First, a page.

11. Reveal Inner Character Visually

11. Reveal Inner Character Visually
Reveal Inner Character Visually Reveal Inner Character Visually - Clip

Reveal Inner Character Visually

“A novelist can enter a character's mind and in first- or third-person delineate inner conflict directly in prose description. The screenwriter cannot. The screenwriting is the art of making the mental physical. We create visual correlatives for inner conflict-not dialogue or narration to describe ideas and emotions, but images of character choice and action to indirectly and ineffably express the thoughts and feelings within. Therefore, the interior life a novel must be reinvented for the screen” (230-231 McKee).

  Story is “a process that reveals character. Film is a visual medium. You must find ways to reveal your character's conflicts visually. You cannot reveal what you don't know. Thus, it's important to make the distinction between knowing your character as a thought, notion, or idea in your head and revealing him or her on paper” (47 Field). “Because we're telling a story in pictures, we must show how the character acts and reacts to the incidents and events that he-she confronts and overcomes (or doesn't overcome) during the story line” (47 Field).

 

DON’T TELL WHAT CAN BE SHOWN: “We must remember that, unlike the theatre where we hope our work will be performed in hundreds, if not thousands of productions, here and abroad, now and into the future, on screen there will be only one production, only one performance of each character fixed on film forever. Writer/actor collaboration begins when the writer stops dreaming of a fictional face and instead imagines the ideal casting. If a writer feels that a particular actor would be his ideal protagonist and he envisions her while he writes, he'll be constantly reminded of how little superb actors need to create powerful moments, and won't write this: BARBARA (offering Jack a cup) Would you like this cup of coffee, darling? The audience sees it's a cup of coffee; the gesture says, ‘Would you like this?’; the actress is feeling "darling ... ‘Sensing that less is more, the actress will turn to her director and say: "Larry, do I have to say 'Would you like this cup of coffee, darling?’ I mean, I'm offering the damn cup, right? Could we just cut that line?’ The line is cut, the actress sets the screen on fire silently offering a man a cup of coffee, while the screenwriter rages, ‘They're butchering my dialogue!’” (383-384 McKee).

 

A novelist can enter a character’s mind very easily T

Screenwriting is an art of making the mental physical T

Reveal Inner Character Visually - Clip

“A novelist can enter a character's mind and in first- or third-person delineate inner conflict directly in prose description. The screenwriter cannot. The screenwriting is the art of making the mental physical. We create visual correlatives for inner conflict-not dialogue or narration to describe ideas and emotions, but images of character choice and action to indirectly and ineffably express the thoughts and feelings within. Therefore, the interior life a novel must be reinvented for the screen” (230-231 McKee).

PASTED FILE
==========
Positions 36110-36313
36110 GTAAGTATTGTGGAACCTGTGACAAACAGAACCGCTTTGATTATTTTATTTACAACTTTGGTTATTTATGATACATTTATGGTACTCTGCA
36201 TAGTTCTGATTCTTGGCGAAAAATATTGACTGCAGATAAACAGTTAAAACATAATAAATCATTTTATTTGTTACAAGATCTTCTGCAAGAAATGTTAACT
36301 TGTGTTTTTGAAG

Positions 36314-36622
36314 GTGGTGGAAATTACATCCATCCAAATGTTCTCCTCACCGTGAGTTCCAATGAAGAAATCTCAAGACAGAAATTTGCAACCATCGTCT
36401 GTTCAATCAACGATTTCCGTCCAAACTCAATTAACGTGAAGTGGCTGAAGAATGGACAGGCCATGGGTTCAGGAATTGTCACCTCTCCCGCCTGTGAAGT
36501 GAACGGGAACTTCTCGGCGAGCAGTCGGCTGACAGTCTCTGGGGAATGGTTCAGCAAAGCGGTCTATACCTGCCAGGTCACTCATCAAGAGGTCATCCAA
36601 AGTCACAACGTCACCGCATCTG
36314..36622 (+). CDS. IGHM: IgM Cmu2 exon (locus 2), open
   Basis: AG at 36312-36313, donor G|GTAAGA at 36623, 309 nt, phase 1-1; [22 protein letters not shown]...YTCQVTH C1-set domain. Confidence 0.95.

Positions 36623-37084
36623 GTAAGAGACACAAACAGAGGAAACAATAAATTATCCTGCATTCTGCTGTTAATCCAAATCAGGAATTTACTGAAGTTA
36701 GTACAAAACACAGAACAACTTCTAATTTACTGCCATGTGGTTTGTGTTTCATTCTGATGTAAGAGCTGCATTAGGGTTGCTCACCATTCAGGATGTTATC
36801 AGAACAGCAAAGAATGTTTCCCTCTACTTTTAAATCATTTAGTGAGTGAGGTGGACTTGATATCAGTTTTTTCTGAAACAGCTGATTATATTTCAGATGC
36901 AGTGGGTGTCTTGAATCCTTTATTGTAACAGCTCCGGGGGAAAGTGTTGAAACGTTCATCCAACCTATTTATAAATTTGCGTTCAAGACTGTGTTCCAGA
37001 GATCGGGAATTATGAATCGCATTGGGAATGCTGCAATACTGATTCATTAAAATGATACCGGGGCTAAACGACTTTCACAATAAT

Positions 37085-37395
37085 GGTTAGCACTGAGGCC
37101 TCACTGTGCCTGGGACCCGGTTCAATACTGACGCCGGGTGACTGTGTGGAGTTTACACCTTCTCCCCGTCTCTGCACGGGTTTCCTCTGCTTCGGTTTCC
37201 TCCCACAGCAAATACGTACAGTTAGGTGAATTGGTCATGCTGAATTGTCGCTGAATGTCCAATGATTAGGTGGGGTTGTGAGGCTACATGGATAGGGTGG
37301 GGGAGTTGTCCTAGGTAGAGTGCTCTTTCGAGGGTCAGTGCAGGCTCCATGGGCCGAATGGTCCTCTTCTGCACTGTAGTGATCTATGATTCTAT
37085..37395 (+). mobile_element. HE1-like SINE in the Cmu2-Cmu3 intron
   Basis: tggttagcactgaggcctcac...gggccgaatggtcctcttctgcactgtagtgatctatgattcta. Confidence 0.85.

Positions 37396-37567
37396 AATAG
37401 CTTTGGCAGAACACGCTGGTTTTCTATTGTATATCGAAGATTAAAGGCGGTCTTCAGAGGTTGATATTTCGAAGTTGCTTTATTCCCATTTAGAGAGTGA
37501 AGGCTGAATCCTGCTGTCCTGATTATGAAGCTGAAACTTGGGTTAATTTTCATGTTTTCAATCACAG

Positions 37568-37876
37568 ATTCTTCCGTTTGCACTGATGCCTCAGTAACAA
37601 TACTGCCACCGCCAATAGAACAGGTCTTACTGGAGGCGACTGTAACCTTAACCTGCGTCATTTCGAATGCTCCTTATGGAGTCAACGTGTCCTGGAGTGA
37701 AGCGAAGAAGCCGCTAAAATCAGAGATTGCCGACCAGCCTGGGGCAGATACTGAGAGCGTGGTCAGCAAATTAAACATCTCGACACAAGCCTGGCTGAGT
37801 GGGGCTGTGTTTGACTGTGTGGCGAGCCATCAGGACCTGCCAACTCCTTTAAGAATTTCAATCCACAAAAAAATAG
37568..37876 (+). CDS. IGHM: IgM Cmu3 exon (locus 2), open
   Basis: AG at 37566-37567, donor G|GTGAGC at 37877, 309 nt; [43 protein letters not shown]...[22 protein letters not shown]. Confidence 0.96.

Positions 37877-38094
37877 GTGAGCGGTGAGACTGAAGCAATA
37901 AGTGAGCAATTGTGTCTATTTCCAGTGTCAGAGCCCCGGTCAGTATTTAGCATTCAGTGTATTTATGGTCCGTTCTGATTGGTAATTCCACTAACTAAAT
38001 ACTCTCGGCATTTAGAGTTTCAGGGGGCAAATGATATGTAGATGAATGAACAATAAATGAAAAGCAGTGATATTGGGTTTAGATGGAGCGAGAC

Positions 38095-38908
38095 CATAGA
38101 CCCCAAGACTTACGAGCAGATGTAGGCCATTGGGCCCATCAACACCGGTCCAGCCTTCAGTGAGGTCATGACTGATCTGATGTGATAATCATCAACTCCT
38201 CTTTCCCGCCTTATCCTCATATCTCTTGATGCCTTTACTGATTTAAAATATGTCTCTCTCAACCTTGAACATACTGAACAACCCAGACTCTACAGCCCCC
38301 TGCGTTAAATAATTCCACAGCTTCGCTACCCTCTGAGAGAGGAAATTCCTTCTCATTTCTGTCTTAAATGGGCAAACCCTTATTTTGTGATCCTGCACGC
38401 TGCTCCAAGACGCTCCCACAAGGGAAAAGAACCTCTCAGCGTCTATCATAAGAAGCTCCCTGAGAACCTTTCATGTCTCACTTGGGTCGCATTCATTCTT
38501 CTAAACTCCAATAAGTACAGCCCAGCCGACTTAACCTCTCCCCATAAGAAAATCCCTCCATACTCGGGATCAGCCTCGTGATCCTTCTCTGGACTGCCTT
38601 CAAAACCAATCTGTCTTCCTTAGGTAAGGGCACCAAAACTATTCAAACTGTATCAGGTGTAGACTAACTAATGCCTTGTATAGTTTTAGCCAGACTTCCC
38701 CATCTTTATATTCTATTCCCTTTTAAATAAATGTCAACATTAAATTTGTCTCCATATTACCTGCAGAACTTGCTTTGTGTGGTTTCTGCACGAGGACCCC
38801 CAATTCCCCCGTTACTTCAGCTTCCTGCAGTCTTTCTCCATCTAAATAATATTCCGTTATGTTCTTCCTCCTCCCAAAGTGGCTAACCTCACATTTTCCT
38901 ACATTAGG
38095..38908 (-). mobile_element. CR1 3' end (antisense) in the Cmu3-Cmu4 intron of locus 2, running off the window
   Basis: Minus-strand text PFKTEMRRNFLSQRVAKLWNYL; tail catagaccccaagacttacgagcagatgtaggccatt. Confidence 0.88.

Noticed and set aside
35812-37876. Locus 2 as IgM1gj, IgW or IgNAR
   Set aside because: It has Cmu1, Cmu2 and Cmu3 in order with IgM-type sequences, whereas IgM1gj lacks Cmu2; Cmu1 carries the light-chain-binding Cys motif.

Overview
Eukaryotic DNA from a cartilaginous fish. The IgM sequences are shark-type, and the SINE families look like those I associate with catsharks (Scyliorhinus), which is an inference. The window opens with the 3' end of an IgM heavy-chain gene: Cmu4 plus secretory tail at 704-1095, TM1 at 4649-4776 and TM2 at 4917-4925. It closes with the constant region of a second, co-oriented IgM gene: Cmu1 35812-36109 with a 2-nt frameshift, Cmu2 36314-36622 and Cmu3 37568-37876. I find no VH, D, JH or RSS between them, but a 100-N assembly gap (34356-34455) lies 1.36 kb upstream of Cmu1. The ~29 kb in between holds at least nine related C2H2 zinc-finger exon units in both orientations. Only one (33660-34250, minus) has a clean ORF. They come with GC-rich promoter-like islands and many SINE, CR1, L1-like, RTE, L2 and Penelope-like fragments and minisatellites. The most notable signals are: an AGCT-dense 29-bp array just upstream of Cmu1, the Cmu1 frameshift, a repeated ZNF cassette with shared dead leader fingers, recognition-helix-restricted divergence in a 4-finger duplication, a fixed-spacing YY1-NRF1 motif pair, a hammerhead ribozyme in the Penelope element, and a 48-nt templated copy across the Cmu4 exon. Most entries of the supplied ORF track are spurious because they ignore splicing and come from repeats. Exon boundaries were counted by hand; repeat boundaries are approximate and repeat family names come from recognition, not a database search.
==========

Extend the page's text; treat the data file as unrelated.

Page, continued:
Story is “a process that reveals character. Film is a visual medium. You must find ways to reveal your character's conflicts visually. You cannot reveal what you don't know. Thus, it's important to make the distinction between knowing your character as a thought, notion, or idea in your head and revealing him or her on paper” (47 Field). “Because we're telling a story in pictures, we must show how the character acts and reacts to the incidents and events that he-she confronts and overcomes (or doesn't overcome) during the story line” (47 Field).

 

DON’T TELL WHAT CAN BE SHOWN: “We must remember that, unlike the theatre where we hope our work will be performed in hundreds, if not thousands of productions, here and abroad, now and into the future, on screen there will be only one production, only one performance of each character fixed on film forever. Writer/actor collaboration begins when the writer stops dreaming of a fictional face and instead imagines the ideal casting. If a writer feels that a particular actor would be his ideal protagonist and he envisions her while he writes, he'll be constantly reminded of how little superb actors need to create powerful moments, and won't write this: BARBARA (offering Jack a cup) Would you like this cup of coffee, darling? The audience sees it's a cup of coffee; the gesture says, ‘Would you like this?’; the actress is feeling "darling ... ‘Sensing that less is more, the actress will turn to her director and say: "Larry, do I have to say 'Would you like this cup of coffee, darling?’ I mean, I'm offering the damn cup, right? Could we just cut that line?’ The line is cut, the actress sets the screen on fire silently offering a man a cup of coffee, while the screenwriter rages, ‘They're butchering my dialogue!’” (383-384 McKee).

 

A novelist can enter a character’s mind very easily T

Screenwriting is an art of making the mental physical T